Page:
Full Article: Undervotes in GOP governor race leads to concerns.

Illinois: Democratic ballots being recounted over ‘undervotes’ | News-Gazette.com

Every Democratic ballot cast in Champaign County in last week’s primary is being recounted after irregularities were discovered in the results of several races. Election authorities began a machine recount Tuesday afternoon. The errors occurred in the vote tabulations for 13th and 15th Congressional District committeeman; the 13th and 15th Congressional District committeewoman; and all precinct committeeman races. All were at the bottom of the ballot — but only the Democratic ballot. In every case, the candidates were unopposed. In one instance — the race for 15th Congressional District committeewoman — Jayne Mazzotti of Taylorville was credited with only 450 votes in Champaign County, while there were 7,325 “undervotes” (ballots where no vote was cast). But a Tuesday morning handcount of Mazzotti’s votes in the city of Champaign’s Precinct 19 found she got 40 votes — despite being credited with none a week ago. County Clerk Gordy Hulten acknowledged the mistake, which Democratic Party chairman Al Klein highlighted as a reason Hulten — who for now is unopposed in November’s general election — should face competition.

Full Article: Democratic ballots being recounted over 'undervotes' | News-Gazette.com.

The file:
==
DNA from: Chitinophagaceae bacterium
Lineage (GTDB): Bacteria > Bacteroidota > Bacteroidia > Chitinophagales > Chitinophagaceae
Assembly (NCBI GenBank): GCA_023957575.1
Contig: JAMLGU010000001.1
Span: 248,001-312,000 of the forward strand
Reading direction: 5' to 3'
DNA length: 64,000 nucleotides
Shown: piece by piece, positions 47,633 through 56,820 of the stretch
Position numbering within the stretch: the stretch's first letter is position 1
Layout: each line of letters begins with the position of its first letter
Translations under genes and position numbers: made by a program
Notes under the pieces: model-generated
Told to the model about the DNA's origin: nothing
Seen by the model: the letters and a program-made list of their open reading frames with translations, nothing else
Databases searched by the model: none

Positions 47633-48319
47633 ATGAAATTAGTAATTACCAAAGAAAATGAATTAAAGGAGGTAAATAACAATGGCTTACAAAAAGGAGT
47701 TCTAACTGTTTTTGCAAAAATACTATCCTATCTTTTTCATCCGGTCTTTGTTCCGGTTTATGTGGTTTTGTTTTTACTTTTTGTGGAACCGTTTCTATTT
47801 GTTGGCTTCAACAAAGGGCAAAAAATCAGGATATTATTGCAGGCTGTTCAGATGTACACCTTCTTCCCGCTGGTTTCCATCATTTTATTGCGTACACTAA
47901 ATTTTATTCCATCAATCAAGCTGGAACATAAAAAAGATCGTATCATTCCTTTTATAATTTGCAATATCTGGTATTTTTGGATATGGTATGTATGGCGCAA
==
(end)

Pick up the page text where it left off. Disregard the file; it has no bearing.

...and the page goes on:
Virginia: Attorney General race recount starts Monday | Associated Press

The most extensive recount in modern Virginia political history will involve tens of thousands of people statewide to determine the state’s next attorney general. The recount begins Monday in Fairfax County and the cities of Alexandria and Chesapeake before moving to every jurisdiction in the state on Tuesday and Wednesday. Those three localities get a head start because of the extensive hand counting of ballots entailed in their recount or simply the sheer number of ballots and machines to be checked, which is the case in Fairfax County. A three-judge recount court will convene on Thursday in Richmond to rule on challenged ballots that emerge from the re-tabulation. Democrat Mark Herring should know by Friday if his 165-vote edge holds or if Republican Mark Obenshain has picked up enough votes to surpass his fellow state senator —or closed it sufficiently to take it one step further. Obenshain’s camp has signaled the recount might not be the candidate’s last gasp. They could play a rare, little-used card, taking the race to the General Assembly as a contested election and letting the Republican-majority body decide the race or call for a new election.